The key word for RIA firms to focus in on here is “required”. Merely registering the firm in 15 states is not sufficient to qualify the firm to register with the SEC. Rule 203A-2(d)(1) reads as follows:
Upon submission of its application for registration with the Commission, is required by the laws of 15 or more States to register as an investment adviser with the state securities authority in the respective States, and thereafter would, but for this section, be required by the laws of at least 15 States to register as an investment adviser with the state securities authority in the respective States.
Some background on the rule is in order. Prior to the implementation of the Dodd-Frank RIA registration threshold changes, the multi-state adviser exemption was only available to firms required to be registered in 30 or more states. With the minimum regulatory AUM needed to qualify for SEC registration increasing from $25 million to $100 million, the geographic footprint necessary to claim the multi-state adviser exception was reduced to 15 states. This enabled firms who had previously been registered with the SEC, but did not have the necessary regulatory AUM post-Dodd-Frank to remain SEC-registered based on the geographic reach of the firm. This geographic footprint reduction allowed mid-sized firms in multiple states to avoid dealing with the differences in securities regulations from state to state, which carries its own set of complications. As of October 1, 2017, of the 12,616 RIA firms registered with the SEC, 117 firms rely on the "multi-state adviser" exception to qualify the firm for federal registration.
In particular, this exemption can also help firms that exclusively or primarily provide continuous financial planning services to clients to qualify for SEC registration. Given that many financial planning-focused RIA firms with a large geographic footprint may not technically manage regulatory AUM, this exemption can be highly valuable.
However, as with any exemption claimed, the advisory firm must be able to articulate and document the reason(s) the exemption applies. When claiming the multi-state adviser exception, the firm must maintain a list of all states in which the firm would be required to register and the basis for that determination in “an easily accessible place”. In particular, Rule 203A-2(d)(3) reads as follows:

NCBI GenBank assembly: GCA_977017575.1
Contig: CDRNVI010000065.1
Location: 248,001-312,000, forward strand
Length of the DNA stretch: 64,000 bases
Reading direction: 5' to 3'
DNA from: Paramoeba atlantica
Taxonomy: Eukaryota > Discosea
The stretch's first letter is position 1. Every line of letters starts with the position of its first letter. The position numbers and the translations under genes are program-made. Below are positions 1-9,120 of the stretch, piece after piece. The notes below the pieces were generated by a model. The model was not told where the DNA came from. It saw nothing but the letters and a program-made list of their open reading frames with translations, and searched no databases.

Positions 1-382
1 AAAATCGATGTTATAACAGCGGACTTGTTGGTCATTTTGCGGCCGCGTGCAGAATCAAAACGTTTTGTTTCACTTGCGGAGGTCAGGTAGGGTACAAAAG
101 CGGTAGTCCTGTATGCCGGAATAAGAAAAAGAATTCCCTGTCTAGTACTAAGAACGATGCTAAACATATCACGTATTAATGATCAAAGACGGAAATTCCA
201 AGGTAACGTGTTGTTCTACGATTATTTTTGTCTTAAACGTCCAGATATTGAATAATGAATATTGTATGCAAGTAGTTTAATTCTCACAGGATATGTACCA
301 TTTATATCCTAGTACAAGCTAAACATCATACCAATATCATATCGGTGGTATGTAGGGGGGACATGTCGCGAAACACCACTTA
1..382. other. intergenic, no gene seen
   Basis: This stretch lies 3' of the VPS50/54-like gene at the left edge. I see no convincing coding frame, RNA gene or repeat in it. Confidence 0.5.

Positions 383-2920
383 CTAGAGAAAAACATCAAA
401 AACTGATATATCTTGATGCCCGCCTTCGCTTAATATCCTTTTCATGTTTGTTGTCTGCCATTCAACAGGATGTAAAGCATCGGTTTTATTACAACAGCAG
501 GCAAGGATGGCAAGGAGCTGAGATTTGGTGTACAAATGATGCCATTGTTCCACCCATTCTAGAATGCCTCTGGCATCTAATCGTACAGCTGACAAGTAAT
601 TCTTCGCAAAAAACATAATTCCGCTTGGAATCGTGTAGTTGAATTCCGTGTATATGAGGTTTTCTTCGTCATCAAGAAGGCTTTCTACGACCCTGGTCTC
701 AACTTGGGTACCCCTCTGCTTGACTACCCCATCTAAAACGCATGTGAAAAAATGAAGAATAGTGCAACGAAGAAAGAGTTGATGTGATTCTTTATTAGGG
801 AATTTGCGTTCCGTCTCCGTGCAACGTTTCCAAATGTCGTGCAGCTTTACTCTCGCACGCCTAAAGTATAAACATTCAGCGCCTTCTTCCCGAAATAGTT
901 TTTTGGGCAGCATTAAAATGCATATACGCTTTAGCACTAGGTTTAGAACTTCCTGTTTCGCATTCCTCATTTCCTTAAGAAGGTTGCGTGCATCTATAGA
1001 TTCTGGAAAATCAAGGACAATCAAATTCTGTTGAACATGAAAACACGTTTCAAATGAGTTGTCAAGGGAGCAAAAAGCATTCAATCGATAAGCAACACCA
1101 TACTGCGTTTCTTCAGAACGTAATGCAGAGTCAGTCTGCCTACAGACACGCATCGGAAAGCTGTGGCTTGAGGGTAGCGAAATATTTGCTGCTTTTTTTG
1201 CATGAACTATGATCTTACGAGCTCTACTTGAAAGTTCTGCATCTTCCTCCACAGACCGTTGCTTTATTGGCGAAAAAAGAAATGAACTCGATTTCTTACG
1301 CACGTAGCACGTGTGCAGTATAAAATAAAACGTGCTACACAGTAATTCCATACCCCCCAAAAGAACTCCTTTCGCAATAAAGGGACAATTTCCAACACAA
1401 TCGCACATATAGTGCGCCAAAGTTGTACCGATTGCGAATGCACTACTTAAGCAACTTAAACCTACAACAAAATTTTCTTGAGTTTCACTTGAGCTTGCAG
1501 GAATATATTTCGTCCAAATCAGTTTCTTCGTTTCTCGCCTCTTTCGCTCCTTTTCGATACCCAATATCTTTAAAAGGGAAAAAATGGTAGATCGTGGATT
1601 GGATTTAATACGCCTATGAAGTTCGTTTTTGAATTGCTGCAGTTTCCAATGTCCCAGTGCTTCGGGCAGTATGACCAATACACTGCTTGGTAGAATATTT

Maintains in an easily accessible place a record of the States in which the investment adviser has determined it would, but for the exemption, be required to register for a period of not less than five years from the filing of a Form ADV that includes a representation that is based on such record.
Registration requirements vary from state to state, so the determining factor for a registration requirement in one state may not apply in another. The firm must review their rationale regularly to ensure they are still required to be registered in each state on the list. Firms utilizing this multi-state exemption should maintain a spreadsheet to list the states and reasons the firm would be required to register in. As stated above, this list must be retained for at least 5 years from the Form ADV filing to which the list applies. This means that the firm should update the list at least annually and retain a 5-year look back for the states in which the adviser was required to be registered. If at any point the adviser is no longer required to register in 15 or more states, the firm loses the ability to claim the multi-state adviser exception and is required to de-register with the SEC and instead register with all the applicable states.
As RIA compliance consultants, we strongly advise all RIA firms exploring the multi-state registration exemption to perform careful diligence to ensure the firm qualifies for the exemption. Firms utilizing the exemption should expect SEC regulatory examination staff to carefully probe the firm's documentation related to its use of the exemption as it is commonly misused. Our team of compliance experts stand ready to help you navigate the varying state registration requirements and help determine whether the multi-state adviser exception provides your firm a pathway to SEC registration.